There are typically thousands of disk tracks on both sides of the platter surfaces, each of which can be rapidly accessed by the head actuator mechanism. A typical track width is only a few microns (10-6 meters). The narrow gap between disk tracks is not shown. This was not drawn to make the diagram easier to visualize. This small amount of gap is needed to prevent data stored on one track from interfering with adjacent tracks.
Since modern drives include multiple platters, and the read/write heads are rigidly connected together to function as one unit, designers have coined the term â€œcylinderâ€ to describe a virtual cylinder passing through all the platters at once. Figure 3 shows a three dimensional representation of the disk cylinders, with portions of the platters cutaway. This example shows only four discrete read/write head positions out of many thousands. It is a testament to the designer's understanding of control theory, as they have to balance speed, accuracy, precision, and damping to provide for rapid and accurate data access.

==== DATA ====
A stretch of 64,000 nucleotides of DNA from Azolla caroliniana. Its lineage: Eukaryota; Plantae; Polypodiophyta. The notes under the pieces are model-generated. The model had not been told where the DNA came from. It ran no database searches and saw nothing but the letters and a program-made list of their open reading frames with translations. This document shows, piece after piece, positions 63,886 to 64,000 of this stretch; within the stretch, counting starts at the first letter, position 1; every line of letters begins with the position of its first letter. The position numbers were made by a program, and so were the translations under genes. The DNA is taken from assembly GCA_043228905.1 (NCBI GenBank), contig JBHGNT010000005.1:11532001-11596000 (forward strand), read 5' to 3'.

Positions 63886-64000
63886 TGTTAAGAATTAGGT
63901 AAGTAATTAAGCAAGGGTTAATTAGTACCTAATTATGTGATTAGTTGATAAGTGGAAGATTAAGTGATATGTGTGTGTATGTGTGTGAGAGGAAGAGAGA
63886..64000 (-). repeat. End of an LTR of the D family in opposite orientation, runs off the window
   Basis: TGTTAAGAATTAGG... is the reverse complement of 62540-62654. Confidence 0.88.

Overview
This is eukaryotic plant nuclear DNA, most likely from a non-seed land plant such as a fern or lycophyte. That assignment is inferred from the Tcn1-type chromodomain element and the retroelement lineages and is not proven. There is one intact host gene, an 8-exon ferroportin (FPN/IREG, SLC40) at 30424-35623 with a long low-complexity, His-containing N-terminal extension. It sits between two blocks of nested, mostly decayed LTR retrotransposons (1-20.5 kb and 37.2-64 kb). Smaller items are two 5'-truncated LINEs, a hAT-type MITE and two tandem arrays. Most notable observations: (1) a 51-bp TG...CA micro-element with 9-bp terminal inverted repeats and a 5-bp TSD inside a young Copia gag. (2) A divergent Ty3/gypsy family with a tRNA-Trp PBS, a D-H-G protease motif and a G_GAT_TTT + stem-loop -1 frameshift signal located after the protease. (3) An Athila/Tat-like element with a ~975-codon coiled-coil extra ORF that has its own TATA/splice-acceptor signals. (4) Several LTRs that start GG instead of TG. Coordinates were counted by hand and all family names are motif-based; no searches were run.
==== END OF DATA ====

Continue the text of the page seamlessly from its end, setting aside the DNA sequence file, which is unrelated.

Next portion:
In addition to disk tracks and cylinders, there is a further division of the platters into sectors. Figure 4 is a diagram of how the magnetic information stored on the disk platters is divided into sectors. The number of sectors and tracks can vary from manufacturer to manufacturer and even from one capacity drive to another from the same manufacturer.
Figure 4 shows how the disk tracks are further divided into angular sectors. Before the advent of Microsoft's â€œPlug and Playâ€ (or â€œPlug and Pray,â€ as many people call it), you had to know some characteristics of the hard drive being installed.
For instance, when running the BIOS setup program, it was necessary to manually input the number of cylinders, heads, and sectors. With later versions of Windows, this became more and more abstract, as the common CHS (Cylinders, Heads, Sectors) formatting no longer matched up so nicely.
Improving Hard Drive Storage Efficiency
Referring to Fig. 4, notice that the outer edge tracks are physically larger then the inner edge tracks. This is wasted space, since all sectors contain the same amount of data.
Like the tracks, the sectors contain a small gap between them to prevent interference. To make use of this wasted space, designers created a multiple zone arrangement known as a ZBR (Zoned Bit Recording) structure. This approach provides multiple zones on the platter surface where the tracks are divided into groups or zones of equal numbers of sectors. Instead of a uniform number of sectors over the entire platter surface, there are more and more sectors as zones progress toward the outer edge of the platter surface.